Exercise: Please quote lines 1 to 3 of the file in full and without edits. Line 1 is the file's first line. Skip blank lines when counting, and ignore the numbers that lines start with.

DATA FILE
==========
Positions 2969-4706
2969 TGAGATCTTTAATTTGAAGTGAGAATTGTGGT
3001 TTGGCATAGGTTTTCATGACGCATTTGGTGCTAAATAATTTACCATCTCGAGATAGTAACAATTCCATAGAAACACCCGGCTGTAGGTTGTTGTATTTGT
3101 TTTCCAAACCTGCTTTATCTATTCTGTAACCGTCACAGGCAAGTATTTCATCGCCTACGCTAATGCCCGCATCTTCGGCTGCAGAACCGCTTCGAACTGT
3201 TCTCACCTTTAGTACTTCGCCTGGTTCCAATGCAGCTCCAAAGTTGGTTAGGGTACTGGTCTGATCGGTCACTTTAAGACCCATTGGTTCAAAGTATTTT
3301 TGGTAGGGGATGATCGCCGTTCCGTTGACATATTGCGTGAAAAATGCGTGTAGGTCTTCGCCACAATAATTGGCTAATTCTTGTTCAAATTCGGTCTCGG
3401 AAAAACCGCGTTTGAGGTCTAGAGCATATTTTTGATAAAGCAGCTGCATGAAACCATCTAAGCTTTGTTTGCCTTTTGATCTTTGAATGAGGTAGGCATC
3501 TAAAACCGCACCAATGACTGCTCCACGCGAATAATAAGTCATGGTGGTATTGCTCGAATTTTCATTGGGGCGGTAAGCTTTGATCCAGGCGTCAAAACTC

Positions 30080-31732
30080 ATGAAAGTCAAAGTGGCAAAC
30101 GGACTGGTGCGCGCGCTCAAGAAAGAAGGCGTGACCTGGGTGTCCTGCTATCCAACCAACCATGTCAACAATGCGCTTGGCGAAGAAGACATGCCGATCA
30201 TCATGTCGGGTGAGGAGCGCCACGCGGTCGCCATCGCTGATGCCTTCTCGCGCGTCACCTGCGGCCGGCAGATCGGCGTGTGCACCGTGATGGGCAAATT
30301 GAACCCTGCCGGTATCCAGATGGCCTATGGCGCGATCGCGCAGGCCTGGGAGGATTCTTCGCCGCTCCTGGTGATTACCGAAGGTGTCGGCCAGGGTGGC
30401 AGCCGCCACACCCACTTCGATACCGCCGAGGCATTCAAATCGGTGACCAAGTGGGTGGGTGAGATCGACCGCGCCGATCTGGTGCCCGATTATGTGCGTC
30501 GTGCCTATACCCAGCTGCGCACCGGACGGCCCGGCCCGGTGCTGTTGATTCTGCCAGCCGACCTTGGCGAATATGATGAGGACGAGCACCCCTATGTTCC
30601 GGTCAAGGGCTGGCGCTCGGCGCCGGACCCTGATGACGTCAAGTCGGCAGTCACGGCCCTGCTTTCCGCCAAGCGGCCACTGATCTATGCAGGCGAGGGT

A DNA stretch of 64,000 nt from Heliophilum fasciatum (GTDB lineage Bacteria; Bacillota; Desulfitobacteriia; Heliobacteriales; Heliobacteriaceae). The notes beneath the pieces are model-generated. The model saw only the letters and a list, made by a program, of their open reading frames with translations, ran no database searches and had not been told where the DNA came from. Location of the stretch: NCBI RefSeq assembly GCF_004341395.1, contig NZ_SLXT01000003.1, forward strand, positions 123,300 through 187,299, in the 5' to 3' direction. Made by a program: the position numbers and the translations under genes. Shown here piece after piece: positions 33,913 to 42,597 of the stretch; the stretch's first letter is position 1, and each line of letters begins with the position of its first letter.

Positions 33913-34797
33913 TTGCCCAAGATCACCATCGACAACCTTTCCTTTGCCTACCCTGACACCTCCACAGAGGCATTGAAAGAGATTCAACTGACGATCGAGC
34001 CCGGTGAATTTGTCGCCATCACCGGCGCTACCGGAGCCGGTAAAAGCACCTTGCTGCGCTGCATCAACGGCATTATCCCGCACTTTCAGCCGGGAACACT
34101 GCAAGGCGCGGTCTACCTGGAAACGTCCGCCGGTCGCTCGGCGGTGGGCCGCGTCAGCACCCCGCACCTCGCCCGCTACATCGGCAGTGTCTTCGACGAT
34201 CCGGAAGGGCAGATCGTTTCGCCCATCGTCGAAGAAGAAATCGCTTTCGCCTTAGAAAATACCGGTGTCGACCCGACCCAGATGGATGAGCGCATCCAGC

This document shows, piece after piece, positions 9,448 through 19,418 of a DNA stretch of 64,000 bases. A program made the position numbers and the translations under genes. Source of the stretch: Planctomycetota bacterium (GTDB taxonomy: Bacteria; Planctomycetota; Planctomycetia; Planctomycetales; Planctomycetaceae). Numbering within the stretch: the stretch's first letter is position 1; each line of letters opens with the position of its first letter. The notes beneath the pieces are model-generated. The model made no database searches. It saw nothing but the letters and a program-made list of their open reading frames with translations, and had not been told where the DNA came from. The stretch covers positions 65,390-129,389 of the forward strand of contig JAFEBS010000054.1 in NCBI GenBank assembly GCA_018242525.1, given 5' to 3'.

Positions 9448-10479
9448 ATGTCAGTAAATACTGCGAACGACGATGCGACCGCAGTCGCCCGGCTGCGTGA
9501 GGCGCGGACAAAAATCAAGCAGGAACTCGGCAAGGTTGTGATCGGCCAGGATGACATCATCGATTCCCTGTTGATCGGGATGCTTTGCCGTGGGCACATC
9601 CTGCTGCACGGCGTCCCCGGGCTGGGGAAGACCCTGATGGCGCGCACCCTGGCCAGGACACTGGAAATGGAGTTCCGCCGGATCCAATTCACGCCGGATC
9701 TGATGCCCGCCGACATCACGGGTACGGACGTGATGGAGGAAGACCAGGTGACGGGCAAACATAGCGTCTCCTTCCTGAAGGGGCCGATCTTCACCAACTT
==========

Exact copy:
Positions 2969-4706
2969 TGAGATCTTTAATTTGAAGTGAGAATTGTGGT
3001 TTGGCATAGGTTTTCATGACGCATTTGGTGCTAAATAATTTACCATCTCGAGATAGTAACAATTCCATAGAAACACCCGGCTGTAGGTTGTTGTATTTGT